The fragmented composite courses we looked at all divided the course into round block of three leads and another round block of two leads. Can we instead divide it into a four and a one? On the face of it this sounds impossible. How do we get a one-lead round block? The answer is to use a O or G group method, but with a 2nds or 6ths place lead end to give a one-lead course. Obviously we're not actually interested in such methods, but if we're just considering extent plans, then we have to consider the possibility.

With seconds place lead ends, there must be six ways of choosing the leads in the four-lead fragments.

  Four-lead          Corresponding sixths
  fragments          place version
  2O + GJJJ          6G + OMMM
  2O + HGGG          6G + 6G + 6G + OL
  2O + JKKK          NM + NON
  2O + KHHH          LO + LNL
  2O + KHGJ          6G + OMLN
  2O + HKJG          6G + ONLM

2O denotes an O-group method with a seconds place lead-end and 6G denotes a G-group method with a sixths place lead-end. The third and fourth lines turn out to be equivalent to fragmented courses already considered. What of the last two, 2O+KHGJ and 2O+HKJG? These are reflections of each other. The decagon for 2O+KHGJ is shown below.

            35264     32546
             /              \
    53624   /                 23456
       \   /
        \ /
  56342 ----------------------- 24365
        / \
       /   \
    65432   \                 42635
             \              /
            64523     46253

This is clearly symmetrical. But there is a difference: whereas the two previous diagrams examined had two planes of symmetry, this only has one. An asymetric pattern inscribed on a decagon has 20 distinct rotations / reflections; the one here has 10 rotations (the three lines can cross just by any of the ten verticies); but the previous diagrams (e.g. GGMOO) only have 5 distinct rotations because of the second symmetry plane. So the five rotations from starting the composition at an arbitrary point are enough to get the full set of GGMOO-like diagrams, but they are not enough to get the 10 rotations of the 2O+KHGJ diagram. For that reason, we need to include both 2O+KHGJ and 2O+HKJG.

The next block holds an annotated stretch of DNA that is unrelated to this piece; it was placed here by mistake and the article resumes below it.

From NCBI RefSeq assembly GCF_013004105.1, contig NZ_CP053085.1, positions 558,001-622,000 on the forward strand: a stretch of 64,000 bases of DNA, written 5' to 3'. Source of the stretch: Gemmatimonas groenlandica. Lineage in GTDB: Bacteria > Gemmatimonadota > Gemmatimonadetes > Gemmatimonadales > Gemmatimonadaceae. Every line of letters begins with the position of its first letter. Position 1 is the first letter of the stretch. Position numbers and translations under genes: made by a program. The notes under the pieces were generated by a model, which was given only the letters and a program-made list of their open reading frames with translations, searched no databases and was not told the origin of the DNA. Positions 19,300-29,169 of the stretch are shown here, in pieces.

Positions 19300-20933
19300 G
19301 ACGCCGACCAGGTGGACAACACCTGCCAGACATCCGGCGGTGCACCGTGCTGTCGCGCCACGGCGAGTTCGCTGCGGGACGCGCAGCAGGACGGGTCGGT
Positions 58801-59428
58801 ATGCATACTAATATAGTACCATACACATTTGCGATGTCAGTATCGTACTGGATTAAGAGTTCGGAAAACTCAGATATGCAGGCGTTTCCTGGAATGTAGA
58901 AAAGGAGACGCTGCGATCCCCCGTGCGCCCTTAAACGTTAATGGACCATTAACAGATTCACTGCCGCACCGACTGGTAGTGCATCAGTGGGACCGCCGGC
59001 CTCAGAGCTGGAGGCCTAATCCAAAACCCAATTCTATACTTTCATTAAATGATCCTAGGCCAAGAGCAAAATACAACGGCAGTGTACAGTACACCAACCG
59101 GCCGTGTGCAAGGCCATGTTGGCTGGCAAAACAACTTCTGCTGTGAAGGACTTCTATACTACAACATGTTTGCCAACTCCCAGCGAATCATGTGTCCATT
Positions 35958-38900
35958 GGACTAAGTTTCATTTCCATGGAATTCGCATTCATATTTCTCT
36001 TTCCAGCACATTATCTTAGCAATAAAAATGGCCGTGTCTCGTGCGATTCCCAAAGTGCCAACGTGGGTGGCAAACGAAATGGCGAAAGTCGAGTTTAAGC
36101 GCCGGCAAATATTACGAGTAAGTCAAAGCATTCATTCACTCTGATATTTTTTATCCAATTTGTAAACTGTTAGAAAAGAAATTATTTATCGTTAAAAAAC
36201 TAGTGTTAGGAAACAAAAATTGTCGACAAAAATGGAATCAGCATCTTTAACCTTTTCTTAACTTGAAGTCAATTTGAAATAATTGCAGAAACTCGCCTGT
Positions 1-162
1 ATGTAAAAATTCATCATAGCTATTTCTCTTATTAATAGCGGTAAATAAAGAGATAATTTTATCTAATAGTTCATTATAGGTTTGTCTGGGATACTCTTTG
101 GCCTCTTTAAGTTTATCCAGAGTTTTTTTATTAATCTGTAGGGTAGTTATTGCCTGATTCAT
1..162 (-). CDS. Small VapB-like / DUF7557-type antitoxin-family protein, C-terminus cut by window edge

Similarly, there are six sixths place four-lead fragments.

  Four-lead          Corresponding seconds
  fragments          place version
  6G + LNNN          GK + KHK
  6G + MLLL          HJ + HGH
  6G + NOOO          2O + 2O + 2O + GK
  6G + OMMM          2O + GJJJ
  6G + OMLN          2O + KHGJ
  6G + ONLM          2O + HKJG

That gives one new four-lead fragment (6G + NOOO). Altogether we now have five new four-lead fragments giving us 5*5 = 25 new courses:

  2O + HGGG
                     6G + NOOO
  2O + GJJJ          6G + OMMM
  2O + KHGJ          6G + OMLN
  2O + HKJG          6G + ONLM

Are these 25 courses all new? Or is there duplication with the 95 we already knew about? We've already looked at the correspoding seconds / sixths place versions of them, so the only scope for duplication is with the six miscellaneous Parker courses.

The first three lines in the four-course fragment table all include three indentical leads, something that doesn't happen in any of the miscellaneous Parker courses. That just leaves 2O+KHGJ / 2O+HKJG. Could this be the same as GNJLO / OHMKG? No. We've already drawn the diagrams for these and they're not remotely similar.

We've now identified all possible ways of forming a course. Sure, we haven't looked at possible ways of combining different lead heads; nor have we looked at ways of moving between courses. In a true extent, every course must be one of the 120 enumerated here -- even if the course is chopped up, rung with a mixture of lead heads, or similar.


As noted at the start of this detour into composite courses, the proof that there were no extents of Ol, Ms and No relies on our list of composite courses (and fragmented composite courses) being exhaustive, and as we've just shown, it wasn't. The methods have K/N, G and O lead ends, and so, in addition to the GNOKG composite course, we also have the 6G + NOOO fragmented course to play with.

We can't have exactly three No splice slots because that gives us nine leads of No -- we can put three in one course, but that leaves six leads amongst the other five, which would mean one had to have two leads. Adding a fourth No slot can fix the course with only two leads of No, but produces other courses with the same problem. And enumerating all the further options shows that they too all have similar problems. So we were correct in stating it's not possible to get Ol, Ms and No in an extent (and, indeed, the search results confirm that).